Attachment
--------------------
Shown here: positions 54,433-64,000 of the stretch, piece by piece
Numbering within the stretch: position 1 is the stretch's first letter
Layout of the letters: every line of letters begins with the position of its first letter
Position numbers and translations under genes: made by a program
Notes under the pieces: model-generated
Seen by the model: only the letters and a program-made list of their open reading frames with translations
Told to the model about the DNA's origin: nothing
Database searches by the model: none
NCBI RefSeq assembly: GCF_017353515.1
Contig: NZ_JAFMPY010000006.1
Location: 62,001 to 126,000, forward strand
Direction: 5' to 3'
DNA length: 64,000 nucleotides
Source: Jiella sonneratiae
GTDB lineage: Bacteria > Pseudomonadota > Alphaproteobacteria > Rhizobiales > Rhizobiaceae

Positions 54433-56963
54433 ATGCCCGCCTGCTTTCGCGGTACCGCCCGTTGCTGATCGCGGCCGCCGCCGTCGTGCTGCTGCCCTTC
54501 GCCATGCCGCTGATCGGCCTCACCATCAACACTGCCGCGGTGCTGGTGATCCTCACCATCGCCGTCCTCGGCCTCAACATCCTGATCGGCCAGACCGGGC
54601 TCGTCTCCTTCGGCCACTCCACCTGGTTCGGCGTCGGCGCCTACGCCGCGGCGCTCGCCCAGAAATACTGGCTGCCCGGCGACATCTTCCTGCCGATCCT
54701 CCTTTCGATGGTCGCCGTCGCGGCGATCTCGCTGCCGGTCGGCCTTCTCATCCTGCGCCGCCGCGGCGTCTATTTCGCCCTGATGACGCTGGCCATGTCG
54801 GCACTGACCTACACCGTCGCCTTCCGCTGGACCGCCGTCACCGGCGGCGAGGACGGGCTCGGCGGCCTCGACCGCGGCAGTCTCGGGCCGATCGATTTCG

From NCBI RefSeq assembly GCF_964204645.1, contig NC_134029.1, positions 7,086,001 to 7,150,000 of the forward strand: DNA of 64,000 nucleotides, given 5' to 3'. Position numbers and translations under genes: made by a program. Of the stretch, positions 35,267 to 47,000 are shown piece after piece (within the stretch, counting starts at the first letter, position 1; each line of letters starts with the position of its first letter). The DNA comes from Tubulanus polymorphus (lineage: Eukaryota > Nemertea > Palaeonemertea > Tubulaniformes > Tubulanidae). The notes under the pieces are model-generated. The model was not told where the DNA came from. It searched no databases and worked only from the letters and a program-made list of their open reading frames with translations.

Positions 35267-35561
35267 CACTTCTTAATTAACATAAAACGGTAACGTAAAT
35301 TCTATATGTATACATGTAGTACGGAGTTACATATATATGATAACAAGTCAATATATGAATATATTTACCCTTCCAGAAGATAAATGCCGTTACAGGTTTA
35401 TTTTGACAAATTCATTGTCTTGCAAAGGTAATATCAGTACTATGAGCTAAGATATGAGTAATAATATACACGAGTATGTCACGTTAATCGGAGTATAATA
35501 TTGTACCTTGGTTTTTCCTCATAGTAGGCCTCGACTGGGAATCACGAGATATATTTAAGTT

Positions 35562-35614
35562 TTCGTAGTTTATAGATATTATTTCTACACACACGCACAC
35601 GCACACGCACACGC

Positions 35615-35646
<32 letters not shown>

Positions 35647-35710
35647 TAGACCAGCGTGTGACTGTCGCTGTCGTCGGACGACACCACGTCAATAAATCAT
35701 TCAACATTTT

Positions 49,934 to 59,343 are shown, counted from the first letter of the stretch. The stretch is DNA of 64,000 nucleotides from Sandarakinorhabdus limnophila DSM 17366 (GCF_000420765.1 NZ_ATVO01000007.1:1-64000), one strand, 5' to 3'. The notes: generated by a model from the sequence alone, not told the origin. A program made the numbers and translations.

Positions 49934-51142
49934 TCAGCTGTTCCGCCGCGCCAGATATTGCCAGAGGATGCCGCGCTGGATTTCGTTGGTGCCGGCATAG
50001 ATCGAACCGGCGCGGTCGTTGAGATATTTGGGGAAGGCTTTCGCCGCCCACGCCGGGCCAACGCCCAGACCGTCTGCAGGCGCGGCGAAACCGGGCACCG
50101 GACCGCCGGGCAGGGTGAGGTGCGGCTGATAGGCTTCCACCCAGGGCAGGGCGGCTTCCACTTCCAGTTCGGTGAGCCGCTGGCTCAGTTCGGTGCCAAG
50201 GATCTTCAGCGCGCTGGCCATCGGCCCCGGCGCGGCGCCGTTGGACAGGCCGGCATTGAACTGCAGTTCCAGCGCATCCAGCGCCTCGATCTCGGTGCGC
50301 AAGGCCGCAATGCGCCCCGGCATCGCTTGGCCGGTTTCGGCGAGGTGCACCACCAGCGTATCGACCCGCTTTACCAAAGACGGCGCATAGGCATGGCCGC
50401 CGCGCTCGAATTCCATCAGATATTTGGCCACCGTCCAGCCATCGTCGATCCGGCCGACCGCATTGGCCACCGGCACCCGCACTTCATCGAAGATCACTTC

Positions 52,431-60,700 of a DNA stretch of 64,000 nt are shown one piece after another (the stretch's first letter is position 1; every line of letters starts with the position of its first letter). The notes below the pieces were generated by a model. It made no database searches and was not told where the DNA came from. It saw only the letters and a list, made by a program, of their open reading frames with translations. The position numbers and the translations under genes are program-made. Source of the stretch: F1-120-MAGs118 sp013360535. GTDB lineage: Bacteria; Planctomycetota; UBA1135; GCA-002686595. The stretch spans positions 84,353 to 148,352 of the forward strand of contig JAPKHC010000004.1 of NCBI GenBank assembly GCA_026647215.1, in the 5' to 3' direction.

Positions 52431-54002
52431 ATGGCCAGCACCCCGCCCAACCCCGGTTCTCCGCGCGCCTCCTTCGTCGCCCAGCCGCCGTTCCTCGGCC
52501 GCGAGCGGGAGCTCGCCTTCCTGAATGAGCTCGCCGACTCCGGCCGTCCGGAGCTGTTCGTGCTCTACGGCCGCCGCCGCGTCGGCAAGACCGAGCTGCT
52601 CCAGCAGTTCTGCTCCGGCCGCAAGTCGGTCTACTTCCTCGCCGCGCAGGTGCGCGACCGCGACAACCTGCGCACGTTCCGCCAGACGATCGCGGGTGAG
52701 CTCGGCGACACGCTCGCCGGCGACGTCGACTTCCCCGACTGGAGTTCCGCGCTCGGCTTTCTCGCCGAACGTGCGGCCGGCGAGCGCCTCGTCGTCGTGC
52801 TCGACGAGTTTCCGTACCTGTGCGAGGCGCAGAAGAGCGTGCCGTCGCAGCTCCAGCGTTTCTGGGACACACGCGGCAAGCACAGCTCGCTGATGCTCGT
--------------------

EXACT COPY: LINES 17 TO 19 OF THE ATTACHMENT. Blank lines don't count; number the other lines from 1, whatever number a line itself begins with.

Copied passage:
54433 ATGCCCGCCTGCTTTCGCGGTACCGCCCGTTGCTGATCGCGGCCGCCGCCGTCGTGCTGCTGCCCTTC
54501 GCCATGCCGCTGATCGGCCTCACCATCAACACTGCCGCGGTGCTGGTGATCCTCACCATCGCCGTCCTCGGCCTCAACATCCTGATCGGCCAGACCGGGC
54601 TCGTCTCCTTCGGCCACTCCACCTGGTTCGGCGTCGGCGCCTACGCCGCGGCGCTCGCCCAGAAATACTGGCTGCCCGGCGACATCTTCCTGCCGATCCT